With an odd, greenish pattern, this creature didn't look like anything the locals had ever seen when it washed up in Folly Beach, just South of Charleston, S.C. on Friday, March 22. Some were quick to call it a "sea monster," but scientists say its actual identity is a bit more mundane.
Dr. Shane Boylan, a veterinarian at the South Carolina Aquarium (SCA), saw a photograph of the beast and quickly identified it as a sturgeon. He said the body shape and the bone plates along the side gave it away. And the strange colors? They're likely evidence of rotting, or what Boylan calls a "necrotic tan." Most sturgeon are silvery or greenish, so beach-goers who had never seen a rotten one might not have recognized it.
After Live 5 News posted the image on Facebook, commenter Cindy Fabian noted, "It looks like the result of the BP oil disaster to me; serious mutation!"
It's not clear what's become of the specimen. The aquarium's Kate Dittloff told The Huffington Post that the South Carolina Department of Natural Resources which normally cleans up dead animals, would have only done so if the creature had been deemed a threat.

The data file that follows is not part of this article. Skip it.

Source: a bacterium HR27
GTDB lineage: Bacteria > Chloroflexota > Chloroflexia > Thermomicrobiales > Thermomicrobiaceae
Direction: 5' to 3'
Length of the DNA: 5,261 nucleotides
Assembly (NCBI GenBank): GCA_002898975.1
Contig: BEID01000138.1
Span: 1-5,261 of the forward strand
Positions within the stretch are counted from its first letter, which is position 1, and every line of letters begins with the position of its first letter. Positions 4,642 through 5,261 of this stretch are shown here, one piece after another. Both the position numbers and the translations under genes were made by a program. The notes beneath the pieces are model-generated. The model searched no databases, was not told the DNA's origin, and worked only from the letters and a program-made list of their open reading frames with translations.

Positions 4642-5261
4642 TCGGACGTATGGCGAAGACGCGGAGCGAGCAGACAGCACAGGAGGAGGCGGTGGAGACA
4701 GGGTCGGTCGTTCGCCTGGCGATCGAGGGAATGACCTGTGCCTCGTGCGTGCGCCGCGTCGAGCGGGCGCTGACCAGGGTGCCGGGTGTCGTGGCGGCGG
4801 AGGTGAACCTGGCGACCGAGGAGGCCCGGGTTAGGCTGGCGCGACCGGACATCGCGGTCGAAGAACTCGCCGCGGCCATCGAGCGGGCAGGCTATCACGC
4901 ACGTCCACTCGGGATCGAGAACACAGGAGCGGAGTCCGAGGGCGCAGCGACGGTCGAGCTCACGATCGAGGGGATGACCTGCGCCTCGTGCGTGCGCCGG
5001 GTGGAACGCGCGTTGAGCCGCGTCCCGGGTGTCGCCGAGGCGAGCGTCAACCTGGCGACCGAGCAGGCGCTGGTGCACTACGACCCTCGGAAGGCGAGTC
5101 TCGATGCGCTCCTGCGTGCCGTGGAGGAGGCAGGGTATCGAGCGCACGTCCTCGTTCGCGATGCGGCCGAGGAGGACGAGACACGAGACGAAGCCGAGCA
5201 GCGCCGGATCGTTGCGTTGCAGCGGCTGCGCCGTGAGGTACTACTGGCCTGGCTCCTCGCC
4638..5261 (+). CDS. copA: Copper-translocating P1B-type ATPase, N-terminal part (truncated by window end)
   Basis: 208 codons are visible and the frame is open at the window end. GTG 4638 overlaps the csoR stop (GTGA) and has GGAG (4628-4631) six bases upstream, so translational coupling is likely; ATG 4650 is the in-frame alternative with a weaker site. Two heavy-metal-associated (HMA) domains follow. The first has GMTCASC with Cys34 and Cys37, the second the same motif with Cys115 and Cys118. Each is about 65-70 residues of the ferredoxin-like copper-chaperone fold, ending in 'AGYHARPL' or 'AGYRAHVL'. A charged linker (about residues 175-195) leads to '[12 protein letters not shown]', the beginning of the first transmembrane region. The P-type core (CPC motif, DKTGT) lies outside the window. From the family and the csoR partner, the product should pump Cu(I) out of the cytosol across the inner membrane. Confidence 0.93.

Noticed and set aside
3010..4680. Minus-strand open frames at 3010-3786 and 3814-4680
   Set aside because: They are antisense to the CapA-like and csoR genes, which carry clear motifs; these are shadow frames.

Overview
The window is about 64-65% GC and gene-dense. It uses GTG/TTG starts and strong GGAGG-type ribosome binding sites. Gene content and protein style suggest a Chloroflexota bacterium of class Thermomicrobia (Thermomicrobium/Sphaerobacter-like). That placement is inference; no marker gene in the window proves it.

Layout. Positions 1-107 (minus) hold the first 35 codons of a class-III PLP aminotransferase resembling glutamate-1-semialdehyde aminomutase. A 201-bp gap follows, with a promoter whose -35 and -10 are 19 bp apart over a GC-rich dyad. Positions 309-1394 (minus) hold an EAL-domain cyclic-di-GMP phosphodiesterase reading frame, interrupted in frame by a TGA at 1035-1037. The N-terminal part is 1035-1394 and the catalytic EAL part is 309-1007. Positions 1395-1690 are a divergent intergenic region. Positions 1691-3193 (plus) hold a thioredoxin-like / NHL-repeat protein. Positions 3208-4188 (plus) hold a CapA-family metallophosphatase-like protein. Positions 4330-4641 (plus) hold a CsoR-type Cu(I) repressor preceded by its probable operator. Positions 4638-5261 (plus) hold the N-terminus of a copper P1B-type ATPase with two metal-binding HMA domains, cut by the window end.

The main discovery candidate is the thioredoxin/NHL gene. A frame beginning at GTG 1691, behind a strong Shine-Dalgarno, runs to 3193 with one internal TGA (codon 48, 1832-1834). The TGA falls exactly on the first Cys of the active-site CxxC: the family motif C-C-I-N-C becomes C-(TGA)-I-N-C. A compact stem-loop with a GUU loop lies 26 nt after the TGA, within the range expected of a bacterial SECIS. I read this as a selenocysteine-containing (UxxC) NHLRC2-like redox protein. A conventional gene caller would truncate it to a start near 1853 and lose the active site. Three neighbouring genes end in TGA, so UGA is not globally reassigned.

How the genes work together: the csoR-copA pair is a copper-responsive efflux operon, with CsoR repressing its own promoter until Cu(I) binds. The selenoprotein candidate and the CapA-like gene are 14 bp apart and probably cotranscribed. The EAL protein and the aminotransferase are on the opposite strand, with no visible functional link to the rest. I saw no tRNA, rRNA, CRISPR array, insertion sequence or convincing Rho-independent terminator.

Sturgeons have been around for millions of years, experts say. But monstrous or otherwise, they've been washing up less frequently in recent years, Boylan said. Eighty-five percent of sturgeon species are threatened, according to the International Union for Conservation of Nature. The main reason for that, experts say, is overfishing. Sturgeon roe is prized as caviar.